Peace, Be Still!

Has anyone here ever seen the Sea of Galilee?  It sits in a steep basin, surrounded by hills and cliffs on three sides.  It’s more of a large lake than a sea. At the longest point it’s 13 miles, at the widest point eight miles. Once nighttime comes and the sun starts slipping behind the hills to the west, it gets dark quickly.

The Jewish people mainly lived on the west side of the lake. On the east was the Decapolis – 10 cities that held a large Greek population. Jesus goes there to preach.  He sets out to do something a rabbi shouldn’t be doing – preaching to, and consorting with Gentiles.  This was forbidden.  But for Jesus, sharing his message of God’s love and grace for all people was as much a command as the Torah was.

One night he and the disciples set out from the “Jewish” side of the sea and headed toward the “Gentile” side.  It was probably about a five-mile journey across – no big deal.  Until you stop to think about the size of the boat.  A recently found and excavated boat in that region has been dated to Jesus time.  It was 26 feet long and about 8 feet wide. It was simply made of wood and probably coated inside and out with pitch to keep it from leaking.  It would have been propelled by four oars, two per side. This was thought to be about the size of a fishing boat from that period.  Imagine 13 men, four at the oars crossing the sea at night in this with no light but the stars to guide them.

Until the bane of all fishermen appears, a storm at sea!

With the cool air falling from the hills meeting rising warm air from the surface, a strong storm rises quickly.  Imagine being out in the middle of this big body of water, no power for movement but your own arms and a storm strikes, one with high winds, creating huge waves, higher than your boat. A calm trip across the sea has now become a nightmare!

What do the disciples do now?  How will they get out of this storm and safely to any shore, let alone where they were headed?

They are terrified.  Their lives are in grave danger here. The boat is being swamped.  Even the seasoned fishermen among them, Andrew, Peter, James and John were sorely out of their league.  Who could they turn to?  They turn and look for Jesus, only to find him sleeping peacefully in the back of the boat!

How could anyone sleep through all this?  They wake him up and ask, “Teacher do you not care that we are perishing?  How can you sleep when we are all in such danger?”  Jesus doesn’t bother to answer the question, he simply stands up in the boat, and speaks to the wind saying, “Peace, be still.”

The wind stops and a there’s dead calm on the sea.

Jesus turns to the disciples, looks at them and asks, “Why are you afraid? Have you still no faith?”

What do you say to this?

Remember the disciples were men who feared God, who had been taught that God had created all the world and that to look on God’s face was to die.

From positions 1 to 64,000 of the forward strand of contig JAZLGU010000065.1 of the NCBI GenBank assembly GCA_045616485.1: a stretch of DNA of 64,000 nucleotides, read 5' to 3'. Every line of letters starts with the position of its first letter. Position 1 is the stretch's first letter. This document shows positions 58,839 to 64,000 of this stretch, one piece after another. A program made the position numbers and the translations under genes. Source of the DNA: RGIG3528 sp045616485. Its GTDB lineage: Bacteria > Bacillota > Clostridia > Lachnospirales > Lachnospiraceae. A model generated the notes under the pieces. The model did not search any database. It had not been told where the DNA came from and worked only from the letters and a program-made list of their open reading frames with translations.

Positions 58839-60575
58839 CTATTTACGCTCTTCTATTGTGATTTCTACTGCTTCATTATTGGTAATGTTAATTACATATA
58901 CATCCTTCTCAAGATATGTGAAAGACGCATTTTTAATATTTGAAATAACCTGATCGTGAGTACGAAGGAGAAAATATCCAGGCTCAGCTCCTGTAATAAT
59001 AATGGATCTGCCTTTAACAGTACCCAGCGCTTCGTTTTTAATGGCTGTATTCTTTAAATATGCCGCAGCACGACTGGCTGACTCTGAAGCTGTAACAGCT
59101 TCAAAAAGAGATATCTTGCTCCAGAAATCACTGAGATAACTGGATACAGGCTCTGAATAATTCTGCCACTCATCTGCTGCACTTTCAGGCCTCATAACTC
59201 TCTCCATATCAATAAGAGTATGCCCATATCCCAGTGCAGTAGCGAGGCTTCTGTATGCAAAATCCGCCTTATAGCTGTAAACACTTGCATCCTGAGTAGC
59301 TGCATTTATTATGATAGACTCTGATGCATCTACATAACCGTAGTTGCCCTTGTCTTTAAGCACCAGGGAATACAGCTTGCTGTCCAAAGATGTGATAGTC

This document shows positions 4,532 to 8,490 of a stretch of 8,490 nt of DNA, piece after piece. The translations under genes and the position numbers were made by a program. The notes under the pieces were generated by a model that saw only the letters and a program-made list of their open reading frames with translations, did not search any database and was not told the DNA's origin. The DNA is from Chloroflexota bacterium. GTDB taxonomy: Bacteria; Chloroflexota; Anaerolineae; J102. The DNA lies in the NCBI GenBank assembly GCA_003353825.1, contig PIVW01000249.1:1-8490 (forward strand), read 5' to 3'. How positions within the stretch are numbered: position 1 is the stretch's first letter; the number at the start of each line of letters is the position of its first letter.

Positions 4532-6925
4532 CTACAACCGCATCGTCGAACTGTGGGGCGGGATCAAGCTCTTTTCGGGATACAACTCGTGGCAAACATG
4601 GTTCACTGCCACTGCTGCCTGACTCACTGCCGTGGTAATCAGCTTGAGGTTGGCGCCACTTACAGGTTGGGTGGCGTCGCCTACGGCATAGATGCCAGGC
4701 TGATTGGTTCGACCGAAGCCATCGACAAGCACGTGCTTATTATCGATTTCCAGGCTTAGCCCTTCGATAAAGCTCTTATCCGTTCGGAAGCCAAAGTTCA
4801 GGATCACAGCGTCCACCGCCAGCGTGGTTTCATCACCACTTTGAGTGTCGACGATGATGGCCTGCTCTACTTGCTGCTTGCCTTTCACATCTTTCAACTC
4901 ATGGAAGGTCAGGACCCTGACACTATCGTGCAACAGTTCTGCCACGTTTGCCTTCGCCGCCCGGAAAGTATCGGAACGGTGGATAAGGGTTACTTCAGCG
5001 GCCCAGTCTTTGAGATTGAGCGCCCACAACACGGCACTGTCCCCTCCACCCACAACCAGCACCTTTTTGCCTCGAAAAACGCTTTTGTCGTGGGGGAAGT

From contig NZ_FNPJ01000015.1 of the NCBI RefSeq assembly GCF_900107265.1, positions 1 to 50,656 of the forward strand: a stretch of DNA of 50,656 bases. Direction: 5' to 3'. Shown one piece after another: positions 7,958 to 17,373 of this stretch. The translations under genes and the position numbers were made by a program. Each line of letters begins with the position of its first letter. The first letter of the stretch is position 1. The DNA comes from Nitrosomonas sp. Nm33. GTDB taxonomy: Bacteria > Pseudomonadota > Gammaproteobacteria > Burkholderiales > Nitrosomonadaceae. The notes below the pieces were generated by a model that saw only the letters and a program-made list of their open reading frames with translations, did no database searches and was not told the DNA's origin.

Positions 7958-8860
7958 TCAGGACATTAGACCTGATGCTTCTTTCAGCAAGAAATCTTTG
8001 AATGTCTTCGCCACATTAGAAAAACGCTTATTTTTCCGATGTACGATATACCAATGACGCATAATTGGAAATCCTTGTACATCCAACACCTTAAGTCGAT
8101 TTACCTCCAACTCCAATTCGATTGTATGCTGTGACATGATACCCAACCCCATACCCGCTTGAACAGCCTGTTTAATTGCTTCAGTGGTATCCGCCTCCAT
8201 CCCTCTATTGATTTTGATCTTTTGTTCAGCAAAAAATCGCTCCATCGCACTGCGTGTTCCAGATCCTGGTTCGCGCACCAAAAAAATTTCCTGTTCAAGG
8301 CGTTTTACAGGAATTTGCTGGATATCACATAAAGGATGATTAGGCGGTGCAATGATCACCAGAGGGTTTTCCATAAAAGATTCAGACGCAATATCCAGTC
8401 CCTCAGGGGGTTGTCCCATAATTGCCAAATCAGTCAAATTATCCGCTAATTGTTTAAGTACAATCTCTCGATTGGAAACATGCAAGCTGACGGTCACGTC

Now here they see Jesus – who they still think of as merely human, a man like them who needs sleep – who has just completely stopped a storm over the sea.  He has the power of God at his command.  What does this mean? Who is this, that even the wind and the sea obey him? If they had known the answer it might have been almost as frightening as the storm.

It’s easy to be critical of the disciples. They had no idea what was to come.  We, who are on the other side of Easter have a very different understanding of Jesus then they did at that point.

But many times, we are just as afraid as they were. We worry.  About family members, about our jobs, our homes, our world.  There are things to be concerned about.  We all have times when we feel abandoned, alone, like the sky is falling, and no one is there to help. When it seems like everything dear to us is at risk, and we want to scream to God Don’t you care that this is going on? We want to trust, we want to have faith, but it is hard sometimes.  God know this.

Look at it this way.  When we are in trouble we can choose to act in faith or in fear, regardless of how we feel.

In WWII England things were not good. England had declared war on Germany and was engaged in all kinds of preparations. Children were evacuated to the countryside, they were building over a million bomb shelters, ordered more than a million gas helmets, even for babies. It was grim.  On Christmas Day the King usually gave a radio address to the nation. He did that year, 1939, as well, acknowledging the situation and quoting these words:

“I said to a man who stood by the gate of the year. ‘Give me a light that I may safely tread into the unknown.”

And he replied, “Go out into the darkness and put your hand into the hand of God. That shall be to you better than light and safer than a known way.”

So I went forth, and finding the hand of God trod gladly into the night. And he led me toward the hills and the breaking of day in the Ione east.

So heart be still, God knows his will is best. The stretch of years which winds ahead so dim to our imperfect vision, is clear to God.

Our fears are premature, in Him all time hath full provision.”


Today it seems like we have more to fear than ever before.  The world seems crazy, upside down. Global warming, nation against nation, nations against their own people, people so angry with others they cannot see their common humanity, and status as children of God.  Hunger, poverty, disease. It’s easy to cry out from our individual little boats, “Don’t you care that we are perishing here?” To cry out, “Give me a light that I may safely tread into the unknown!”

But then we hear the still small voice of God telling us…

“Go out into the darkness and put your hand into my hand.  That shall be to you better than light and safer than a known way.”

Or as the old fisherman’s prayer goes,

Be with me O God for the sea is so big and my boat is so small.